Diabetes Doubles in Pregnancy


Among the pregnant women researched in a recent study on diabetes, 2,784 had either type 1 or type 2 diabetes before getting pregnant.

Diabetes is on the rise among pregnant women, posing the risk of serious health problems for mothers-to-be and their unborn children, according to one of the first and largest studies of the health condition.

The rate of type 1 or type 2 diabetes among expectant mothers more than doubled between 1999 and 2005, according to research of more than 175,000 women in California. Gestational diabetes can be a dangerous complication during pregnancy, endangering the mother and also raising the risk of miscarriage, stillbirth or birth defects. It also can lead to bigger babies and to children who are at risk of developing diabetes and obesity later in life.

In the study, lead author, Jean M. Lawrence, research scientist at Kaiser Permanente used medical records to determine the diabetes status of 175,249 southern California women between ages 13 and 58 who gave birth between 1999 and 2005. Among the women, 2,784 had either type 1 or type 2 diabetes before getting pregnant and 15,121 developed gestational diabetes, which occurs during pregnancy but usually resolves after birth.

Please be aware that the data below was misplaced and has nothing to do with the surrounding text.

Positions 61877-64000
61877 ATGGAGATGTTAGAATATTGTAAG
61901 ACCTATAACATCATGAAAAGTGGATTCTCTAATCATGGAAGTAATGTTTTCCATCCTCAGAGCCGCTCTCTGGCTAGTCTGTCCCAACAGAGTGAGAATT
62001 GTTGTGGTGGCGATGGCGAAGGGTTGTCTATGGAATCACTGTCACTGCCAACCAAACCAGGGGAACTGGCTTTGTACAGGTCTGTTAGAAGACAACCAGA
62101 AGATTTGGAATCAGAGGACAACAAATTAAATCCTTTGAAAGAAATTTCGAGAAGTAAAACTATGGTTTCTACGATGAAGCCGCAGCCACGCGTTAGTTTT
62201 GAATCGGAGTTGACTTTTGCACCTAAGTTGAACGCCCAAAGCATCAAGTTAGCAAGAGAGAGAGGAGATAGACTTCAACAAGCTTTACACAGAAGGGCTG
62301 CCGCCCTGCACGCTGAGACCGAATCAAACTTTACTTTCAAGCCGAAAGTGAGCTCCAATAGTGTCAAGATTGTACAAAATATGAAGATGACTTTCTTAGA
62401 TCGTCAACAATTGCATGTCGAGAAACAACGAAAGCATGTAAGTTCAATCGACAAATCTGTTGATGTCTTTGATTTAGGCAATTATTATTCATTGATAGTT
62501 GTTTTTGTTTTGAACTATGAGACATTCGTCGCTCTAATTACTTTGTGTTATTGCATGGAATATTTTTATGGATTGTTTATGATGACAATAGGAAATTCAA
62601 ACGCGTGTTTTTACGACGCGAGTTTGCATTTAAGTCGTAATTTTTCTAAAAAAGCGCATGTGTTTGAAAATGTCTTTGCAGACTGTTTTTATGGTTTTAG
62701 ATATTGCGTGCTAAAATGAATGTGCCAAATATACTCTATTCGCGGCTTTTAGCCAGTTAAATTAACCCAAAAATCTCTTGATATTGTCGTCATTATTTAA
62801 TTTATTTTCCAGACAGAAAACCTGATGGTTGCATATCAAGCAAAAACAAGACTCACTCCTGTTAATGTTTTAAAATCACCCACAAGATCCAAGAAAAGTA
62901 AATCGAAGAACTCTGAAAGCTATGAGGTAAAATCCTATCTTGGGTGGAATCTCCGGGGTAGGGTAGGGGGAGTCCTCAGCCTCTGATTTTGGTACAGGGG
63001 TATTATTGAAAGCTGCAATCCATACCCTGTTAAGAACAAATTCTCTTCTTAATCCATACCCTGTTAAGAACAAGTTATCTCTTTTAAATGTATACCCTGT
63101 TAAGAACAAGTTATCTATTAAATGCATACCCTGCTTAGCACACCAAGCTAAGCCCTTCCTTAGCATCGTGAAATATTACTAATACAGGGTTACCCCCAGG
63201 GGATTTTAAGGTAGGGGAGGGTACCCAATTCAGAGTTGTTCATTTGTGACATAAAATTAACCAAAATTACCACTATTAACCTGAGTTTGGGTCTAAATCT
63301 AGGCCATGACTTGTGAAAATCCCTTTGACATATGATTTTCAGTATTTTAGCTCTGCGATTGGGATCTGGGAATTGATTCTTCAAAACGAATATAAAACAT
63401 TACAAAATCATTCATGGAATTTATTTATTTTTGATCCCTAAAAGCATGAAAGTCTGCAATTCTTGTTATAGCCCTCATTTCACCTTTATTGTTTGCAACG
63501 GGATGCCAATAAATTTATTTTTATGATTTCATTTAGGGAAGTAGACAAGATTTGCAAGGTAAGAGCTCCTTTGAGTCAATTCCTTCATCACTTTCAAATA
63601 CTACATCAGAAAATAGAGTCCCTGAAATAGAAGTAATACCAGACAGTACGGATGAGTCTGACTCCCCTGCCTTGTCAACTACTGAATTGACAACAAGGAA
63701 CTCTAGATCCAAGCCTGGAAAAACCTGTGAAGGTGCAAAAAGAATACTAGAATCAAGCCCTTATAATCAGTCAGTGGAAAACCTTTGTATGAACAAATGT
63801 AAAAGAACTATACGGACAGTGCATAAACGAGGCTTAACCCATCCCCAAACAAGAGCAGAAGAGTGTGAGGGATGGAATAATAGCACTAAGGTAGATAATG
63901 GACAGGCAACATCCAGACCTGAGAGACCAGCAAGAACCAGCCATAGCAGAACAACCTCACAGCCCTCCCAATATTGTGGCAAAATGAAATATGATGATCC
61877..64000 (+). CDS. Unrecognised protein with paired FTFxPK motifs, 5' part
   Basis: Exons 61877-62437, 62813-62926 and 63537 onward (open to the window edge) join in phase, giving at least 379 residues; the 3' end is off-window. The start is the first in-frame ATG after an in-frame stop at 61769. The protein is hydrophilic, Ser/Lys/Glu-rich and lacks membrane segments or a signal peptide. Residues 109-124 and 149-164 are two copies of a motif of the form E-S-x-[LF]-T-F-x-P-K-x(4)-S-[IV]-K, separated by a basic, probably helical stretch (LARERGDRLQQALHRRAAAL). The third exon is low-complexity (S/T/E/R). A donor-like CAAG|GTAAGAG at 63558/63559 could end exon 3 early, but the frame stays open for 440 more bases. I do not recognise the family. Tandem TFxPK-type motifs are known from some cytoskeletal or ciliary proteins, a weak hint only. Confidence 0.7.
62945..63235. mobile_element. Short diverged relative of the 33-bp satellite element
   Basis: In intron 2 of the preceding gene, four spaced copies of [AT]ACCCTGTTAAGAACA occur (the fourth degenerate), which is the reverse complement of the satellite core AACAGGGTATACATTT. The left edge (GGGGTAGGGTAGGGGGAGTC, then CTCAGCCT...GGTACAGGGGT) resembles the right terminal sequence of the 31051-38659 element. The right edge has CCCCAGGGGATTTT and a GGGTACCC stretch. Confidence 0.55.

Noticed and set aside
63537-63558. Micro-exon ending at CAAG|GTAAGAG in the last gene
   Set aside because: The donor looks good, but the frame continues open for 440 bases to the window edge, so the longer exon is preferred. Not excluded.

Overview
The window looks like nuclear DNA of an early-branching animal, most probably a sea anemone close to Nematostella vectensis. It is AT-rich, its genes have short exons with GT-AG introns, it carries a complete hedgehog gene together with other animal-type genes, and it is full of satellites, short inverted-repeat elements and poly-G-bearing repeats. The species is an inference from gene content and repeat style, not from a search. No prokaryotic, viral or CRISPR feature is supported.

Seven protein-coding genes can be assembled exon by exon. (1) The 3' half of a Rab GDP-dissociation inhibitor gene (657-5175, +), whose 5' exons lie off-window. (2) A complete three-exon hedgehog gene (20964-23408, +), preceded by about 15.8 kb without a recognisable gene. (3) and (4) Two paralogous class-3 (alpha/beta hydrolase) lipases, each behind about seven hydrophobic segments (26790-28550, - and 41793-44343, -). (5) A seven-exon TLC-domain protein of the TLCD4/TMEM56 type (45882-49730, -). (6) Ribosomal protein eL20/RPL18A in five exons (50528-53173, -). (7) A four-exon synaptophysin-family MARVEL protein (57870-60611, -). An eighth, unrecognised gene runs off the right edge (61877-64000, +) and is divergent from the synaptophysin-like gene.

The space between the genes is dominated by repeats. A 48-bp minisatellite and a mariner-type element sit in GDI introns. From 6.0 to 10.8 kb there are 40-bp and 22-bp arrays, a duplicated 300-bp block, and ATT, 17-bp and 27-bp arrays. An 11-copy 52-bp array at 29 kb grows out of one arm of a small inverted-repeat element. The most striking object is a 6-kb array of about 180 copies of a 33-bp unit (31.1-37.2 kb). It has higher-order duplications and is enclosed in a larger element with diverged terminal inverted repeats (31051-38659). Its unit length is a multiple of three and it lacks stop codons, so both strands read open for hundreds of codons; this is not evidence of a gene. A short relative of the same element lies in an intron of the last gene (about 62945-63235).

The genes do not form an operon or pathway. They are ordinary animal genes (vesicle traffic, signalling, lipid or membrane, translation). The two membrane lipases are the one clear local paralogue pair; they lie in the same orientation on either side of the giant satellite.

In 1999, 10 percent of all the diabetes cases consisted of pre-existing type 1 or type 2 diabetes, with gestational diabetes accounting for the rest. By 2005, the pre-existing diabetes cases had more than doubled, accounting for 21 percent of the total diabetes cases.

The rise in diabetes in pregnant women is a problem in large part because it’s a nationwide trend occurring hand-in-hand with obesity, which also carries other risk factors for birth complications. Obese women often develop high blood pressure, which can lead to pregnancy complications.

The researchers partially attributed the rise in diabetes frequency to the rising rates of obesity among younger and younger women. Pre-existing diabetes cases increased for all age groups, but the biggest jump was in teens, where rates of the disease rose five-fold. For women between 20 and 39 years of age, rates of diabetes doubled. In women 40 and older, diabetes cases rose 40 percent.

Those who already have type 2 diabetes should ensure their disease is kept in check by consuming a healthy diet and exercising, Lawrence recommended. Type 1 diabetes can’t be prevented, but it can be managed with diet, exercise and medications, such as insulin shots.

Women who are overweight or obese should see a doctor before becoming pregnant to make sure they don’t have diabetes, Lawrence said. They should also work to shed a few pounds before becoming pregnant to reduce the risks to their babies. In general, obese women should not gain any weight during their pregnancy, or at least keep it to less than 10 pounds, to help keep their diabetes in check. However, women attempting to limit their weight gain during pregnancy should only do under strict medical supervision to ensure they are getting adequate nutrition for themselves and the developing fetus.

The Centers for Disease Control and Prevention (CDC) offers answers to frequently asked questions regarding diabetes risk in pregnancy and provides a slew of related links in prevention, assessment, and treatment.

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